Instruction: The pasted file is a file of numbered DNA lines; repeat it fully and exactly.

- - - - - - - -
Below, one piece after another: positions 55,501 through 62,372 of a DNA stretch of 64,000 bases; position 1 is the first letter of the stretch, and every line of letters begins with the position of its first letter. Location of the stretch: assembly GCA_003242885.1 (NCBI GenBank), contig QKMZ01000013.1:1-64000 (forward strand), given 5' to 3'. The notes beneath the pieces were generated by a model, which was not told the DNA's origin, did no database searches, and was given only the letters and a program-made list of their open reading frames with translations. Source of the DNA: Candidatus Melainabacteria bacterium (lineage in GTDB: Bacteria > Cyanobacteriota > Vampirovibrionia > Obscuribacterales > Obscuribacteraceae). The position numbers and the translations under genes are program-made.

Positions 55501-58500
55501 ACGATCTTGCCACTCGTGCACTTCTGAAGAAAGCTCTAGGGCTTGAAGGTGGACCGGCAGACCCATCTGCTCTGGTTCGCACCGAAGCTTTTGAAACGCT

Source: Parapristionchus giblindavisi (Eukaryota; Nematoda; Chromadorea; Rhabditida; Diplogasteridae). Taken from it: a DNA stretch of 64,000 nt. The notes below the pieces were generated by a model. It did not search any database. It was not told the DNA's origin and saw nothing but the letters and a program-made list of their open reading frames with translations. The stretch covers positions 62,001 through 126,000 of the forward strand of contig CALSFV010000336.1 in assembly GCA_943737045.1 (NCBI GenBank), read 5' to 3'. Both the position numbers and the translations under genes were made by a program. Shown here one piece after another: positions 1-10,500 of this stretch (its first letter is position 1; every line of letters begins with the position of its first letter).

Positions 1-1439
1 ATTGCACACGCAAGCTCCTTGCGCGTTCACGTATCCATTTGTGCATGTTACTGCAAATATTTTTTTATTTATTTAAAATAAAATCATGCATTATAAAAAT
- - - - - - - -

Below, one piece after another: positions 55,501 through 62,372 of a DNA stretch of 64,000 bases; position 1 is the first letter of the stretch, and every line of letters begins with the position of its first letter. Location of the stretch: assembly GCA_003242885.1 (NCBI GenBank), contig QKMZ01000013.1:1-64000 (forward strand), given 5' to 3'. The notes beneath the pieces were generated by a model, which was not told the DNA's origin, did no database searches, and was given only the letters and a program-made list of their open reading frames with translations. Source of the DNA: Candidatus Melainabacteria bacterium (lineage in GTDB: Bacteria > Cyanobacteriota > Vampirovibrionia > Obscuribacterales > Obscuribacteraceae). The position numbers and the translations under genes are program-made.

Positions 55501-58500
55501 ACGATCTTGCCACTCGTGCACTTCTGAAGAAAGCTCTAGGGCTTGAAGGTGGACCGGCAGACCCATCTGCTCTGGTTCGCACCGAAGCTTTTGAAACGCT

Source: Parapristionchus giblindavisi (Eukaryota; Nematoda; Chromadorea; Rhabditida; Diplogasteridae). Taken from it: a DNA stretch of 64,000 nt. The notes below the pieces were generated by a model. It did not search any database. It was not told the DNA's origin and saw nothing but the letters and a program-made list of their open reading frames with translations. The stretch covers positions 62,001 through 126,000 of the forward strand of contig CALSFV010000336.1 in assembly GCA_943737045.1 (NCBI GenBank), read 5' to 3'. Both the position numbers and the translations under genes were made by a program. Shown here one piece after another: positions 1-10,500 of this stretch (its first letter is position 1; every line of letters begins with the position of its first letter).

Positions 1-1439
1 ATTGCACACGCAAGCTCCTTGCGCGTTCACGTATCCATTTGTGCATGTTACTGCAAATATTTTTTTATTTATTTAAAATAAAATCATGCATTATAAAAAT